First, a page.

Open Letter: Challenge to Business from Mayor James Palmer and Business Board Chair, Austen Adams
This Sunday, the Government is expected to announce a staggered lifting of lockdown. This is the news that many have longed to hear – but it’s down to each of us to take responsibility for ourselves, and for others, as we cautiously return to commercial, social and public life.
Thankfully, experts say the infection has peaked and we can now move forward to reboot the economy in the safest way possible. But nobody should relax; the threat remains high and we must adapt to having the virus as an unseen presence among us. We must maintain high standards of hygiene and observe physical distancing when we are out and about.
Business is the new frontline. The challenge is for companies to step up and take a strong lead in getting us back to work safely. They need to plan how they will manage virus-aware distancing in the workplace. PPE? Installation of screens? How and when their staff work? There’s a lot to keep HR managers up at night, but they’ll crack it. Companies will always have a duty to do everything reasonable to keep their workers, customers, and visitors secure.
So, what will next stage look like? In a nutshell, spacing and pacing.
Distancing on public transport will reduce capacity, and people will be less inclined to travel on it. That may mean greater use of cars. Therefore, we need employers to pace the commute, adopting flexible shift patterns with starts between 7-11am and clock-offs between 15.00-22.00pm. This will also mean fewer staff at risk in the workplace at any one time.
If people can work from home, they should; it will keep them safer and reduce pressure on transport. Shops should also consider phased opening, after the morning travel times. It is vital that we do what we can to maintain social distancing and take steps to prevent high concentrations of people amassing in peak time periods. We urge all businesses in Cambridgeshire and Peterborough to develop these plans as soon as possible, so when the Prime Minister announces that it is time to reopen the economy, we are ready.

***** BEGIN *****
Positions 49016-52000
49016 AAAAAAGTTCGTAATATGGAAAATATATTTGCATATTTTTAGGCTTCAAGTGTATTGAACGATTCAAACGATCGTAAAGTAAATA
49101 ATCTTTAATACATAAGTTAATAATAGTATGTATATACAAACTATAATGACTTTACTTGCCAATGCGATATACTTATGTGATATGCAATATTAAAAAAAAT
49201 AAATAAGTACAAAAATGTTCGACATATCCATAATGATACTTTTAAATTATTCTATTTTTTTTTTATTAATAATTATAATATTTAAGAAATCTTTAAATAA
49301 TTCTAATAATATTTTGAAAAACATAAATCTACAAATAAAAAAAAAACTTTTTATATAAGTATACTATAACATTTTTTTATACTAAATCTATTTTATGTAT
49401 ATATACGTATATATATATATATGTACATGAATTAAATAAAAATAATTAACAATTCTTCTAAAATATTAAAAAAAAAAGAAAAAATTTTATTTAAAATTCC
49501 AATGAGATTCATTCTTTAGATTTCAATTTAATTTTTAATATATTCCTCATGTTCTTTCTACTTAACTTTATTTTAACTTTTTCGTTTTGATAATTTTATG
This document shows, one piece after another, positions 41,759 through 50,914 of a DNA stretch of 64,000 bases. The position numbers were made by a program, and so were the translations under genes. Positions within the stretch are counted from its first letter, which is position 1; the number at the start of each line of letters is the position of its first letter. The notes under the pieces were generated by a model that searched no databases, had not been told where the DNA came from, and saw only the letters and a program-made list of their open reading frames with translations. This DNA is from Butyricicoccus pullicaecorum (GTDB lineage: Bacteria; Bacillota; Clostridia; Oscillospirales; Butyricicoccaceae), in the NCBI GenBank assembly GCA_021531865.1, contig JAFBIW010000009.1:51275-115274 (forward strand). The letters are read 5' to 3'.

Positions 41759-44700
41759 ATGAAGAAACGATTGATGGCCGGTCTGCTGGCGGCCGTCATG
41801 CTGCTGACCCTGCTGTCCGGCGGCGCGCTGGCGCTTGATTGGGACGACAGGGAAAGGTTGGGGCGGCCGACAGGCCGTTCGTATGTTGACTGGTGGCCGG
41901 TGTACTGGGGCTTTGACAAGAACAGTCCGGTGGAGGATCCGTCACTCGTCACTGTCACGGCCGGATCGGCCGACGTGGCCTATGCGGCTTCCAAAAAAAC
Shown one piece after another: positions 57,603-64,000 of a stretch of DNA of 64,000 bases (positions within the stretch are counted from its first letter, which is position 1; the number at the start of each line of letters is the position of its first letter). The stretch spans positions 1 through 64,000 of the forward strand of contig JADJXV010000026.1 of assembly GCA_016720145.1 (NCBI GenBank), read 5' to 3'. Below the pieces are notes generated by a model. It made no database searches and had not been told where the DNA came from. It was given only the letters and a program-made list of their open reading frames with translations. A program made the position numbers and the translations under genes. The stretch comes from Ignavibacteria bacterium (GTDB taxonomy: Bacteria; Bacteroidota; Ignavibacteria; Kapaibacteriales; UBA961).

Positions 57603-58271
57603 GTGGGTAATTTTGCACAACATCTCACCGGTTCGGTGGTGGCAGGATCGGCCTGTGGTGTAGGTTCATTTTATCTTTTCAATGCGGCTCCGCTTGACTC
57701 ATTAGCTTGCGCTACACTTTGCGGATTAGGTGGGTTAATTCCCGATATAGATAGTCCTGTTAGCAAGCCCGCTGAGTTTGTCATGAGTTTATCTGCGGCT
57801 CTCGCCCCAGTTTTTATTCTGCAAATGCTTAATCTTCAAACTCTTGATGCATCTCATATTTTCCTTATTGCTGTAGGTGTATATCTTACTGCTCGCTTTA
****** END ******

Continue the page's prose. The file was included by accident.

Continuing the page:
Just as lockdown successfully flattened the spike of infection rates and helped our NHS cope, spreading the commute time will flatten the rush hour peak so roads and public transport will be able to cope, especially if we can get pop-up cycle routes and more people on their bikes.
As Mayor of Cambridgeshire & Peterborough, I’ve been asked by the Minister of State for Regional Growth and Local Government Robert Jenrick to lead on getting our city centres ready for the ‘Unlockdown’.
We have set up a taskforce to co-ordinate the reopening of shops, and plan around pedestrian movement, parking, management of on-street queues, street trading, sanitizing, and even anti-social behaviour. We will implement whatever can be done locally and involve the Government in sorting things out that can’t. And we’ll help companies get clarity on measures they need to take to re-open, guidance on safe number of ‘distanced customers’, on what cleaning must be done, and signposting them to advice in getting recovery-ready.
Working in close partnership with the Combined Authority’s Business Board, local councils, and civil contingency and resilience groups, we’ve been planning for recovery all during the lockdown. Thanks to Zoom, the Mayor has had regular discussions with the Prime Minister and ministers, and with England’s other eight ‘Metro Mayors’, as well as having weekly meetings of the Mayor’s Forum to collect and sift insights and demands from grassroots business and industry.
We are confident that our region is recovery-ready and once lockdown is lifted, we’ll come out match-fit and eager for action. But health and safety remain top priority – we must stay virus-vigilant as we resume business as usual, and at last feel free to get out more. Our challenge to business is to take the flexible approach we have all been applying to get through this, and we will come out of this all the sooner,
James Palmer, Mayor of Cambridgeshire & Peterborough, Austen Adams, Chair, The Business Board